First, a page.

Beneath the facade of high digital healthcare adoption rates in the U.S. lies a troubling reality: mHealth application developers are making headlines, but they aren’t making much headway even when they have the best healthcare app ideas.
As a long-time mHealth app developer myself, I have certainly encountered more than one physician or clinician with a horror story of their own. One minute they’re getting the go-ahead to invest in mobile healthcare apps, and the next, they’re dealing with a frustratingly time-consuming mobile “solution” that fails to expedite tried and true medical practice.
Unlike other mobile development arenas however, this conflict has immediate and devastating side effects. It eats up the precious time that physicians have for responding to patients–and in medicine, a second can mean a life.
Of course, that’s just the average medical office or lab–imagine what would happen if a major company’s supercomputer started giving people incorrect cancer treatment and advice?
There’s something really wrong here.
One study from 2017 offers further confirmation of how modern mobile healthcare solutions have been limited in their ability to address the real problems that patients and doctors face every day even with great medical app ideas. While the tested healthcare apps in this study were created with the best of intentions, ultimately they failed to meet the needs, interests, or resources of their end-user respondents.
Another recent study (2020) looks at the clinical value of mHealth for patients. It concludes that while healthcare apps “have the potential to hold value for patients when used as part of a clinical workflow, the level of evidence is currently only sufficient to support the use of apps in a small number of defined clinical scenarios.”
So, what the heck is going on?
In 2014, I led the development of a health-tracking platform for patients with autoimmune conditions. My team and I would centralize corresponding patient data and connect existing patients with each other, as well as with proper care.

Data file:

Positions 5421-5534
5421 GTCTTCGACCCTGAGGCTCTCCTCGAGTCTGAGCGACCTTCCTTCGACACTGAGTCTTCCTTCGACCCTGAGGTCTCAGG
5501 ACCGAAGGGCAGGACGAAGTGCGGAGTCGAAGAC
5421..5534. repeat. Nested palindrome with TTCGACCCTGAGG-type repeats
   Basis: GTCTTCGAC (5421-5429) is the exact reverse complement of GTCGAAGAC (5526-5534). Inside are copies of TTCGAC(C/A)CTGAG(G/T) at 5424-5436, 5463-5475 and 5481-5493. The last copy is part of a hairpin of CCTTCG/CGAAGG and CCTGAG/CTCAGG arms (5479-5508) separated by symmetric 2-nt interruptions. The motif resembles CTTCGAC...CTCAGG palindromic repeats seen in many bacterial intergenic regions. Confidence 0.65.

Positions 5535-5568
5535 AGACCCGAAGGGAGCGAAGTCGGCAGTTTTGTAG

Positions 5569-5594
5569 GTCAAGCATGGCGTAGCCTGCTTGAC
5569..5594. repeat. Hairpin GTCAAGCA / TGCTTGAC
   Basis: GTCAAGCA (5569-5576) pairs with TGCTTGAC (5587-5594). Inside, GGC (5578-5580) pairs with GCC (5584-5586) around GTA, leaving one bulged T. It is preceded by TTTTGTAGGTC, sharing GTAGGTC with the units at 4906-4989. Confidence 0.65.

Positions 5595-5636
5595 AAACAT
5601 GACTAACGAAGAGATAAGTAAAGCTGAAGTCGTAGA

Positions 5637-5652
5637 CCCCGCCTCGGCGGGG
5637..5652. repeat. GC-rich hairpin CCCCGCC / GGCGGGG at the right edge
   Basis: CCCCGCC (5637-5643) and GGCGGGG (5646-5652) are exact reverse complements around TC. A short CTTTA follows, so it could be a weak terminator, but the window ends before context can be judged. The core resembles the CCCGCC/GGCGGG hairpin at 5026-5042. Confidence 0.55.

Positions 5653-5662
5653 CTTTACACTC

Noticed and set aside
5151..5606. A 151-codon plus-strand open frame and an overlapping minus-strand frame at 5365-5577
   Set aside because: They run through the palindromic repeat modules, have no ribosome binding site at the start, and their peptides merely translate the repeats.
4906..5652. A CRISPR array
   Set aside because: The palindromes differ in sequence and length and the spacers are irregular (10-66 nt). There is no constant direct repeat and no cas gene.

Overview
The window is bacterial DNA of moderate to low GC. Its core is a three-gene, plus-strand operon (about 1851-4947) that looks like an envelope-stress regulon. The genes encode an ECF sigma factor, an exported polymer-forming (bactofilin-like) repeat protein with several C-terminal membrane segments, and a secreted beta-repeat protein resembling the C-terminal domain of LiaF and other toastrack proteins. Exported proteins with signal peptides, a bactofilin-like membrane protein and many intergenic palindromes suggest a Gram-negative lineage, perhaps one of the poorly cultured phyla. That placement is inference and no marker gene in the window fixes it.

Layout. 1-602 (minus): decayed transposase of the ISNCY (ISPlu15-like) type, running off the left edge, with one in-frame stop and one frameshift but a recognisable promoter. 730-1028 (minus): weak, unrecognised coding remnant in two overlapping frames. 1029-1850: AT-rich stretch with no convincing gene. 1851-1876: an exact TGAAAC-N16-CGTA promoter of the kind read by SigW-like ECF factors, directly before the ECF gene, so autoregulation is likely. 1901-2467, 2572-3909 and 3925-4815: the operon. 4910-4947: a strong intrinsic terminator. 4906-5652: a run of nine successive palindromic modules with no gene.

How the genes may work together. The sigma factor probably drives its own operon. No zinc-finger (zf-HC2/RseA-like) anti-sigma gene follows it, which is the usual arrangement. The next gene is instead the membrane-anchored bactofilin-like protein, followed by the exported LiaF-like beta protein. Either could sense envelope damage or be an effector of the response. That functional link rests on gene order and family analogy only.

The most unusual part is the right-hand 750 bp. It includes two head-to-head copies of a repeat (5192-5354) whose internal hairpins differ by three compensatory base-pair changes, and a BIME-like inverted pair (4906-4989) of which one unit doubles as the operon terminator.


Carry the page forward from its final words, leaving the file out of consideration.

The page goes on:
Sounds great, right?
Wrong. During this two-year journey, I found out first-hand why mHealth applications like mine weren’t changing the face of healthcare in the way I and fellow healthcare app developers had predicted they would. Our ability to make machine learning actionable during treatment was hampered by firewalled gardens such as Epic EHR. Gathering data was the easy part; it was compliance, fragmentation, and the general nightmare of responding to data interoperability issues that had everyone jumping through hoops. To put it bluntly, it was like watching the blind leading the blind. Doctors, patients, entrepreneurs–each stakeholder would at best have only a partial understanding of the whole picture.
Related Post: The Ultimate Guide to Building The Best mHealth Apps
And it wasn’t as if the technology was behind. With annual trade shows like CES featuring advanced wearable tech, genetic testing solutions, EHR’s, along with other tracking apps like ours, there was no shortage of digital health innovation. Nevertheless, these technologies weren’t finding a permanent home in hospitals, research facilities, or (most importantly) the hands of doctors and patients.
In short, from a lack of integration to patient abandonment, these mHealth applications were rarely around long enough for the utility of the gathered data to be maximized.
The trend is bigger than just my own experience. In the very worst cases, mobile health applications even expedite existing inefficiency issues, with a recent report concluding that clinicians are sometimes using up to 4.1 work-related mobile apps on a regular workday (with nurses using 3.2). Who wouldn’t be technologically exhausted by the idea of trying to onboard yet another health app idea?
There are also many cases when mhealth apps fall short of their promises. For instance, 2020 research into consumer-facing mhealth apps revealed that the majority of diabetes self-management apps fail to provide patients with info on the threat of hypoglycemia or hyperglycemia, putting them at risk of serious health issues, including death.
If you’ve experienced your own frustrations with healthcare app developers, I can at least vouch for my industry partners in saying that some of the barriers to great mHealth development are much bigger than anyone outside of the industry can see. From legislation that mandates FDA approval to a lack of local funding (often because investors purposefully avoid products that require legislative checks), some mHealth development projects are finished long before they’ve even had a chance to take off. Throw in an aging population of both patients and physicians who are less likely to want to adopt mHealth technologies than millennials, and you’re in for a whole host of trouble.